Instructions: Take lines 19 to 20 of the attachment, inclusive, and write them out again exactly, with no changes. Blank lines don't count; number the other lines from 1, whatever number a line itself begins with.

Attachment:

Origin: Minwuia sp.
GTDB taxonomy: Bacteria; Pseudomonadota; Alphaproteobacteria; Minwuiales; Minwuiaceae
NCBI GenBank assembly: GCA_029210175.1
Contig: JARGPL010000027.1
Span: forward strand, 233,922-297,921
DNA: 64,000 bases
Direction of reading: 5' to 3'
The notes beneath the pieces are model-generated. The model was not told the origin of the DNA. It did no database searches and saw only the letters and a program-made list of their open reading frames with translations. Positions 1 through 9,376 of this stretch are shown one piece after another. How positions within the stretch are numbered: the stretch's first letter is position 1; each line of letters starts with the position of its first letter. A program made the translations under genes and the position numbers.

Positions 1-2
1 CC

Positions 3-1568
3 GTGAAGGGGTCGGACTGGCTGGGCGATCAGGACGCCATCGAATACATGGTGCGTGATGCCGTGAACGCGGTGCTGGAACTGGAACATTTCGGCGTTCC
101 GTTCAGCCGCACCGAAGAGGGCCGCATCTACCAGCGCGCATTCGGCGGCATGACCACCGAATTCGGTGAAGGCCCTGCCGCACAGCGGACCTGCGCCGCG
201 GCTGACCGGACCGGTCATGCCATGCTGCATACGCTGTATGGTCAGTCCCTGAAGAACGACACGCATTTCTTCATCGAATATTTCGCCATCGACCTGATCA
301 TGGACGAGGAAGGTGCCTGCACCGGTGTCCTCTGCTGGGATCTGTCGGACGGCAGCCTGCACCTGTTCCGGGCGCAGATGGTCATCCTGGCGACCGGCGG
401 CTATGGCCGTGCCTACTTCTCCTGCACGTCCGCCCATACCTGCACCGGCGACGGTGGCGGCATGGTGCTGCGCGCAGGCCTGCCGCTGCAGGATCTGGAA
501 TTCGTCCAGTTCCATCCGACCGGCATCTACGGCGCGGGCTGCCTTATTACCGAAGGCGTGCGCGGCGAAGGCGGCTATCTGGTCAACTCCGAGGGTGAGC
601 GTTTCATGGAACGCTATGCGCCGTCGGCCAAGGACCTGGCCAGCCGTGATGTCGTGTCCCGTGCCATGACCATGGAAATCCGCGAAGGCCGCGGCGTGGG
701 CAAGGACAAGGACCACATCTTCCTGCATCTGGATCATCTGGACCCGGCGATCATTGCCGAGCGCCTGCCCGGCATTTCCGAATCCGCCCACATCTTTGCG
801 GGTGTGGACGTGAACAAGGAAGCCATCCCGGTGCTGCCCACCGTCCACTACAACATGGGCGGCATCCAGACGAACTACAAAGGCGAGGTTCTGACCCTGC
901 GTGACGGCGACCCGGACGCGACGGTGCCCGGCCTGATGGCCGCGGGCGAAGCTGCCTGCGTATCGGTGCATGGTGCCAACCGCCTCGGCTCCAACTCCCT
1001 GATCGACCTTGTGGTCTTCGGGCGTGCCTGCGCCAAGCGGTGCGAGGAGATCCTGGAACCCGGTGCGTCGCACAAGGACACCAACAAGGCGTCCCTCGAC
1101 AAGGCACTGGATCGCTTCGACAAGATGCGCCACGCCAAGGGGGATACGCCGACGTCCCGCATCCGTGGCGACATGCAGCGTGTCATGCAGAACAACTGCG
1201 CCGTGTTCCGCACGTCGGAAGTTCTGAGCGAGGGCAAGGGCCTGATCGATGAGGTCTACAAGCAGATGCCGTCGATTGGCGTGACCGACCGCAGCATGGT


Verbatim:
701 CAAGGACAAGGACCACATCTTCCTGCATCTGGATCATCTGGACCCGGCGATCATTGCCGAGCGCCTGCCCGGCATTTCCGAATCCGCCCACATCTTTGCG
801 GGTGTGGACGTGAACAAGGAAGCCATCCCGGTGCTGCCCACCGTCCACTACAACATGGGCGGCATCCAGACGAACTACAAAGGCGAGGTTCTGACCCTGC